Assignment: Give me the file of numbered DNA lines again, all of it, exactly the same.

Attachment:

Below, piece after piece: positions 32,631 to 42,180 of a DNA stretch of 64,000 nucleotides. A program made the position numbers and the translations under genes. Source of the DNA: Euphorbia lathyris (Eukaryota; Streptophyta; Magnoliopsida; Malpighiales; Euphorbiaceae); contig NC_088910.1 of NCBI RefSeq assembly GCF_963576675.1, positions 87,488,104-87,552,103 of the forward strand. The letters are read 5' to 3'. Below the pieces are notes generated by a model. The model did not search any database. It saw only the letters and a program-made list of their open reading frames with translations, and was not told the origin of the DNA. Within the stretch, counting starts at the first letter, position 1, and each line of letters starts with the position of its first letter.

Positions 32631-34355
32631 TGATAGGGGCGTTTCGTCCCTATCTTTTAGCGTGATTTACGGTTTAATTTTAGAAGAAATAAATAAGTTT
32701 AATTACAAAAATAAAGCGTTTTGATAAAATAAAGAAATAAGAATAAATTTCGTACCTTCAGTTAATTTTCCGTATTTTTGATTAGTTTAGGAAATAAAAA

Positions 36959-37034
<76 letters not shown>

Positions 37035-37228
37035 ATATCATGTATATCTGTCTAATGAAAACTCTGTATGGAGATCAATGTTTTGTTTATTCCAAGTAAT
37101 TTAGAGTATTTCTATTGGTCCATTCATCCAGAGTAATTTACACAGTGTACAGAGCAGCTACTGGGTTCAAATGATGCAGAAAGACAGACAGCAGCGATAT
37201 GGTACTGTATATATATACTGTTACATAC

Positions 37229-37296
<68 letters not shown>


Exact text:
Below, piece after piece: positions 32,631 to 42,180 of a DNA stretch of 64,000 nucleotides. A program made the position numbers and the translations under genes. Source of the DNA: Euphorbia lathyris (Eukaryota; Streptophyta; Magnoliopsida; Malpighiales; Euphorbiaceae); contig NC_088910.1 of NCBI RefSeq assembly GCF_963576675.1, positions 87,488,104-87,552,103 of the forward strand. The letters are read 5' to 3'. Below the pieces are notes generated by a model. The model did not search any database. It saw only the letters and a program-made list of their open reading frames with translations, and was not told the origin of the DNA. Within the stretch, counting starts at the first letter, position 1, and each line of letters starts with the position of its first letter.

Positions 32631-34355
32631 TGATAGGGGCGTTTCGTCCCTATCTTTTAGCGTGATTTACGGTTTAATTTTAGAAGAAATAAATAAGTTT
32701 AATTACAAAAATAAAGCGTTTTGATAAAATAAAGAAATAAGAATAAATTTCGTACCTTCAGTTAATTTTCCGTATTTTTGATTAGTTTAGGAAATAAAAA

Positions 36959-37034
<76 letters not shown>

Positions 37035-37228
37035 ATATCATGTATATCTGTCTAATGAAAACTCTGTATGGAGATCAATGTTTTGTTTATTCCAAGTAAT
37101 TTAGAGTATTTCTATTGGTCCATTCATCCAGAGTAATTTACACAGTGTACAGAGCAGCTACTGGGTTCAAATGATGCAGAAAGACAGACAGCAGCGATAT
37201 GGTACTGTATATATATACTGTTACATAC

Positions 37229-37296
<68 letters not shown>